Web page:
TRABOULSI: We’re talking about ’73 onwards, ’72, ’73 onwards, so during those three years, despite the fact that the country is still in a mode of social problems. But the big divide now is reform. The left proposes a democratic regime, secular, anti-abolition of the sectarian system, one man, one vote, equality between the Lebanese, what have you, civil marriage. That was the vision of the left and the role of the army in the defense of the country, because the army, under the political leadershipï¿½. And I must remind that the president of the republic at that time had full constitutional powersï¿½he was the head of the executive, he was commander-in-chief of the army, he formed cabinet and dismisses it, and he was unaccountable for his actions. So we’re talking about a constitution which gave the Maronite president full powers, and those were exercised. And he was, of course, the real leader of the army; I mean, the army commander-in-chief was responsible to him directly. So you’re talking about an army now which has lost its real role as national defense, has become more and more a law-and-order army, with a country split along mainly sectarian lines and a growing sympathy by the left and the majority of the Muslims for a substitute army, if you want, which is the Palestinian organization, which is the armed forces of the PLO.
JAY: Now the president’s relationship to the wealthy families who, as we talked in the first segment, now own the banks and most of everything else.
TRABOULSI: Actually, very interesting, because in Lebanon the real center of representation for the bourgeoisie has been, traditionally, the president of the republic and the executive. It will later becomeï¿½in the ’90s they will venture into parliamentary representation. This has started because with the independence you had a number, a very close number of families which took over the economy, mainly merchant, financial families, and allied by business relations to the first president. So you have this tradition that the bourgeoisie intervenes in politics through the office of the president. So your question leads me to say that that president you’re talking about, just on the eve of the war, President Frangieh, was very much related to those interests, and this is how he himself sabotaged a cabinet he formed of mainly reformers, 1972, aspiring democratic liberal reformers, of all fields, actually, which he brought to power and who proposed educational reform, who proposed social security, health security, who proposed the defense of the Lebanese industries. All those were simply sabotaged by the president himself. And he even dismissed three of his own cabinet. And that was the end of any attempt in Lebanon to meet popular demands by reform, by any kind of reform.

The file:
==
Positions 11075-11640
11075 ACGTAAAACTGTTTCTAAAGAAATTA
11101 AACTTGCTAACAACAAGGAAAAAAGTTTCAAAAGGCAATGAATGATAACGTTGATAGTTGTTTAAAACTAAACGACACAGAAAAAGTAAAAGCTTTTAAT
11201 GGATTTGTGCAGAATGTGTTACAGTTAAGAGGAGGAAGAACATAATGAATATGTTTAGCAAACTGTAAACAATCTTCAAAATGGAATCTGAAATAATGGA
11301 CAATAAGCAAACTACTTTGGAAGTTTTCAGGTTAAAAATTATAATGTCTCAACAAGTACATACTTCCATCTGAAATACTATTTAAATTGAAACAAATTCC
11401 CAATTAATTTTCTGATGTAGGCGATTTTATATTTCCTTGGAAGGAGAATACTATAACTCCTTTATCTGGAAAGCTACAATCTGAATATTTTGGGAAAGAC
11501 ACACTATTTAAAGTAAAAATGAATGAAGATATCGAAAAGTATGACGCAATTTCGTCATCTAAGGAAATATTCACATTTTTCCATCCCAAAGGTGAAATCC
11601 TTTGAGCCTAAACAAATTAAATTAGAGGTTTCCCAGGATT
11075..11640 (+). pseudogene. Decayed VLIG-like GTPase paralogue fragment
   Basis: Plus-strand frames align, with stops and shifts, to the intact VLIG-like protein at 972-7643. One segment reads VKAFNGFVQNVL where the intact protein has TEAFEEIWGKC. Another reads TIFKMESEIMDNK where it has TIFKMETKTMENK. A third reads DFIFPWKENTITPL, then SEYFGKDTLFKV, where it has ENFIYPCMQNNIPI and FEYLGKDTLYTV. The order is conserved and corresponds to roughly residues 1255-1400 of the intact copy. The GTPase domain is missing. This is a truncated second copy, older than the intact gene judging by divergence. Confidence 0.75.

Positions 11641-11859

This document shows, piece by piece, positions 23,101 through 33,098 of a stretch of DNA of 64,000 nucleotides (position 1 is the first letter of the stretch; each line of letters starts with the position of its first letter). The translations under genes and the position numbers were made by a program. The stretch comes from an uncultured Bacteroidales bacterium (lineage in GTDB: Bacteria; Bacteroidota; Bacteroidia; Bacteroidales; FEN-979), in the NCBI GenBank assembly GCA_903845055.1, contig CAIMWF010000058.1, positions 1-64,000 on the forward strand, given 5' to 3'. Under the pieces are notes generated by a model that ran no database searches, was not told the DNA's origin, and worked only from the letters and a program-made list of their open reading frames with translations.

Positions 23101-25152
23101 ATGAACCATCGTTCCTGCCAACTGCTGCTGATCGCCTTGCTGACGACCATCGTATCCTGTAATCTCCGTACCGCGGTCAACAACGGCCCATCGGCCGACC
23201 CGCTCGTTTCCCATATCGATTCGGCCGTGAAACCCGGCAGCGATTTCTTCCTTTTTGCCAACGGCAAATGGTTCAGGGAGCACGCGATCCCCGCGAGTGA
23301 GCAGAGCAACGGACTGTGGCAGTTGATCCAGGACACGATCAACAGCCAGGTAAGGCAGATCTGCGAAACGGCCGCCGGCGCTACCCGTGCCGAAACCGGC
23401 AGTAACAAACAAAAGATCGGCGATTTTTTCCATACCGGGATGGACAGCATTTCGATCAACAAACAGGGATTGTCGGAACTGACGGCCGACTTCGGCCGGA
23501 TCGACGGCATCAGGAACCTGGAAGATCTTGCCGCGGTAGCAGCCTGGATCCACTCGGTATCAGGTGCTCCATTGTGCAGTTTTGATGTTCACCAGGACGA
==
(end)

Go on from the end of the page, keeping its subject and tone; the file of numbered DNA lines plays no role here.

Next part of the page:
JAY: Well, in the next segment of our interview let’s about the outbreak of the Civil War. Please join us for the next segment of our interview with Fawwaz Traboulsi.